21 February 2018
On the occasion of International Mother Language Day, a celebration established by UNESCO as a reminder of the wealth of linguistic diversity across the world, the Universal Esperanto Association points out that, while in some countries attention is given to the conservation of linguistic diversity and the use of mother tongues in education, in other countries, all across the world, discrimination, in various forms, still continues against speakers whose mother tongues are small and unrecognized.
As a result, many children are deprived of the possibility of learning in their own languages, even at the elementary level, and accordingly suffer disadvantage in their earliest years of schooling.
In this way, little by little languages are disappearing and dying, and entire peoples sare losing their intellectual treasure – a point made by many linguists both within and outside UNESCO.
Biological and linguistic diversity are indivisibly linked and interdependent. The loss of linguistic diversity causes the loss of traditional knowledge essential for sustainable biodiversity, for life itself.
Speakers of the international language Esperanto favour equality among all languages and all cultures, whether large or small. Beginning as early as the 1950s, our Association has always collaborated with UNESCO in protecting local languages and their use in education. With UNESCO’s establishment of International Mother Language Day in 1999, the Universal Esperanto Association has regularly participated in marking the occasion with its own activities (posters, declarations, events), and is doing so again this year with materials in several languages (http://www.linguistic-rights.org/21-02-2018/).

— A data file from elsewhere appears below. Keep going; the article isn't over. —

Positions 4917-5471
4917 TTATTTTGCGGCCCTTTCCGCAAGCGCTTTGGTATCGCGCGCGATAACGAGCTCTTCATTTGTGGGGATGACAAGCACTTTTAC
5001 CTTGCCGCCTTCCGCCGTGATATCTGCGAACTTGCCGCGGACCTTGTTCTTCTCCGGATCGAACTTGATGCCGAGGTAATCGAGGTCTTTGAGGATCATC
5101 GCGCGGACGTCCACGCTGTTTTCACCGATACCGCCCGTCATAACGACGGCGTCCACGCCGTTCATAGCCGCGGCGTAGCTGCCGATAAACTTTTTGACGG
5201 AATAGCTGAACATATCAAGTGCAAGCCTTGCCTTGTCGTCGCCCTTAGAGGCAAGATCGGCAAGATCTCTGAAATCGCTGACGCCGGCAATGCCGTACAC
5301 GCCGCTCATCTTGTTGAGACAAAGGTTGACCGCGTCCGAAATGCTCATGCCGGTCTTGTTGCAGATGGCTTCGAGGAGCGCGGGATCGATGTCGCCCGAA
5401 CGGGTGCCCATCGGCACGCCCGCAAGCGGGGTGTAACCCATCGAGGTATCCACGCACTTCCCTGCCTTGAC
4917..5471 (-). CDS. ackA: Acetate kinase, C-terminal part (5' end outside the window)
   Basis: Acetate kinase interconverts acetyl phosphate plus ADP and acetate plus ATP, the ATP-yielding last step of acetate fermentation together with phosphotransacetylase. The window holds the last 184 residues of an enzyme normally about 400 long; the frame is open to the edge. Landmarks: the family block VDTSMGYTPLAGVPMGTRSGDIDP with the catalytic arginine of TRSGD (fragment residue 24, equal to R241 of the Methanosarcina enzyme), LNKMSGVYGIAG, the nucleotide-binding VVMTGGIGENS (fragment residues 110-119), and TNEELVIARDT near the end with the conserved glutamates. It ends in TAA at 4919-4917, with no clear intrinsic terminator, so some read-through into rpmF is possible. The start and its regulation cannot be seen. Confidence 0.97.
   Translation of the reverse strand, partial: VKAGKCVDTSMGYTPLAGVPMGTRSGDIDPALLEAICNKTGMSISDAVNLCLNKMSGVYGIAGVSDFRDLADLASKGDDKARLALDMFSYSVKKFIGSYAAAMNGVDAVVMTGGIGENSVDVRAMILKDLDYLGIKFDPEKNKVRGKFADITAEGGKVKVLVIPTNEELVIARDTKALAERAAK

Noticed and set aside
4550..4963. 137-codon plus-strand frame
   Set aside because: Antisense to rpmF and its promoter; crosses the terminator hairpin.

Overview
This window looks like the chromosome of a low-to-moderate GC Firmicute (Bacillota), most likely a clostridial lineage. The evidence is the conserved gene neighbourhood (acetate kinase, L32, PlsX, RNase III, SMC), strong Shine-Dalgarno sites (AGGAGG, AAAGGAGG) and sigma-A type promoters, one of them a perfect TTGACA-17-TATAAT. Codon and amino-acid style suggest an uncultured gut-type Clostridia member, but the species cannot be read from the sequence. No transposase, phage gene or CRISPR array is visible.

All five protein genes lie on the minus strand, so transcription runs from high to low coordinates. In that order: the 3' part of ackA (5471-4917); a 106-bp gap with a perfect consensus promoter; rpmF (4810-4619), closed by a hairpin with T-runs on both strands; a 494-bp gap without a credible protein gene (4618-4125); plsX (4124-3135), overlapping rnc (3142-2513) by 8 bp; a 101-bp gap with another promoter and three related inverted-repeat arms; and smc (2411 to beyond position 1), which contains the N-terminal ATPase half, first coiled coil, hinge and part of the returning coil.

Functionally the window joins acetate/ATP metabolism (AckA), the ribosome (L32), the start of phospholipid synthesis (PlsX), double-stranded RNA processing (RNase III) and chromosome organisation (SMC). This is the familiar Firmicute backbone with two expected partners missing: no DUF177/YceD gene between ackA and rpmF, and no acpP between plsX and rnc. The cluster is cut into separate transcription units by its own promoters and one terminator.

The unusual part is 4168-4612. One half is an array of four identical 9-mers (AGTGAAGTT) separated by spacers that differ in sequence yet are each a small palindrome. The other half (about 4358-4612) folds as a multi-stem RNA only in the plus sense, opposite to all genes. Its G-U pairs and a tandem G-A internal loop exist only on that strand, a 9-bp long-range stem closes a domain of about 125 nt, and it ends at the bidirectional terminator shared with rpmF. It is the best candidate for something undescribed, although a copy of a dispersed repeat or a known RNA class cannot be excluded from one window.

The core values of this Day, namely diversity and the right of everyone to speak their mother tongue, are also the values supported by the worldwide Esperanto movement. We, the speakers of Esperanto, wish to cause no language to disappear; we wish that all languages continue to exist, that everyone’s language rights be respected, and that linguistic justice apply in all communication.
Esperanto is a means of protection against the disappearance of languages, as the former President of the Republic of Iceland, Vigdís Finnbogadóttir, has explained: “It is time that the various nations understand that a neutral language could become a real bulwark for their cultures against the monopolistic influences of only one or two languages, as now appears increasingly evident. I sincerely hope Esperanto will rapidly make more progress to assist all of the world’s nations.
Behind Esperanto there are no states, economic interests, imperialist drives – nor are there peoples whose interest lies in the disappearance of other peoples, or their languages, or the acquisition of others’ markets. Behind Esperanto are people of goodwill from many peoples and nations, who work together for justice for all cultures and all languages, in the spirit of peace.